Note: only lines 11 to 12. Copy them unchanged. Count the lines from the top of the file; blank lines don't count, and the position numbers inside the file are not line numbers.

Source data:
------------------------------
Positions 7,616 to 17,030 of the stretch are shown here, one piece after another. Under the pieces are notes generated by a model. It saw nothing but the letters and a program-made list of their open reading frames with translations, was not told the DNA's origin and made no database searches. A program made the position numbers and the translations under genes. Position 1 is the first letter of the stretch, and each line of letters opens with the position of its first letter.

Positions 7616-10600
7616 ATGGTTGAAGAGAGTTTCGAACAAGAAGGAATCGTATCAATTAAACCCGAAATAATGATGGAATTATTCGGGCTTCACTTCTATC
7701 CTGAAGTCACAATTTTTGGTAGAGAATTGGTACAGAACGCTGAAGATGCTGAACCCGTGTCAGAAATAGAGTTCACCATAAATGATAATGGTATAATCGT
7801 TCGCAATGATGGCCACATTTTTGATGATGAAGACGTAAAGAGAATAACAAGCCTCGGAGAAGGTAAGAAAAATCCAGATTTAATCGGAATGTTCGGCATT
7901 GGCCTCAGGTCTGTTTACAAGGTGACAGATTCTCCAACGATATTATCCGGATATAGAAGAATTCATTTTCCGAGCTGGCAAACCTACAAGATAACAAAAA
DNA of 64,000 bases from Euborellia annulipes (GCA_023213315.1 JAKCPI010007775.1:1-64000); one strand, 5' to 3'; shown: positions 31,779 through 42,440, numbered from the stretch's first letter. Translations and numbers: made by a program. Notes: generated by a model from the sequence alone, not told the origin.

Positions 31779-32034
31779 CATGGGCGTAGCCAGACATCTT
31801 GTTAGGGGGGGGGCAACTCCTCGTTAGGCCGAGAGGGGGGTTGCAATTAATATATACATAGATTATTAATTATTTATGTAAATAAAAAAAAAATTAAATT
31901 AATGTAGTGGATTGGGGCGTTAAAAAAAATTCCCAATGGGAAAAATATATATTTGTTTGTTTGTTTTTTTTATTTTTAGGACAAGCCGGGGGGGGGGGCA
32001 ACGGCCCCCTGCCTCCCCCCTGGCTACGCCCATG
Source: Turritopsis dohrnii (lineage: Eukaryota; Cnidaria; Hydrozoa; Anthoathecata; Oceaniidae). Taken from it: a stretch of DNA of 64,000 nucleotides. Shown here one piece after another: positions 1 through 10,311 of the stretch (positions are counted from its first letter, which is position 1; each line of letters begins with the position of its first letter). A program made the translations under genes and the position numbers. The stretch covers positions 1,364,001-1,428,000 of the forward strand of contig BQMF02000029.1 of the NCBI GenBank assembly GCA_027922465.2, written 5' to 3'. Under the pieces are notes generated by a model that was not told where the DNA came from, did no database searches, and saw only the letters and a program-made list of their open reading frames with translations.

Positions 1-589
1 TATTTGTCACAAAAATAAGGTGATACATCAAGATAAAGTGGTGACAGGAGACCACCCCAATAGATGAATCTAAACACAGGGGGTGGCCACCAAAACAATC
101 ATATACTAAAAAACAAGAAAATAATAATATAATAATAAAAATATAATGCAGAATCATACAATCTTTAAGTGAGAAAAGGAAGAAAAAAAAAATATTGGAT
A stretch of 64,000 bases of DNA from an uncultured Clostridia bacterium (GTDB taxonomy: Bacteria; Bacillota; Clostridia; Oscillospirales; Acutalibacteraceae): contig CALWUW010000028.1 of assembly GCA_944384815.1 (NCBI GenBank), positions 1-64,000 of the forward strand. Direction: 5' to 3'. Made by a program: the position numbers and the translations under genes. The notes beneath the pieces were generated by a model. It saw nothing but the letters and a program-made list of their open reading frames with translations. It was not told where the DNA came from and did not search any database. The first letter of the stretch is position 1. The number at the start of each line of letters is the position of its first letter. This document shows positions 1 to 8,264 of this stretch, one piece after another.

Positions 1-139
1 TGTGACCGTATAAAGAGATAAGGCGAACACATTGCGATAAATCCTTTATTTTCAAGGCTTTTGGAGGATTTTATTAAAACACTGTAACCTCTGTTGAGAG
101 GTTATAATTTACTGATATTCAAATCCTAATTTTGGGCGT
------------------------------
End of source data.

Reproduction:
31901 AATGTAGTGGATTGGGGCGTTAAAAAAAATTCCCAATGGGAAAAATATATATTTGTTTGTTTGTTTTTTTTATTTTTAGGACAAGCCGGGGGGGGGGGCA
32001 ACGGCCCCCTGCCTCCCCCCTGGCTACGCCCATG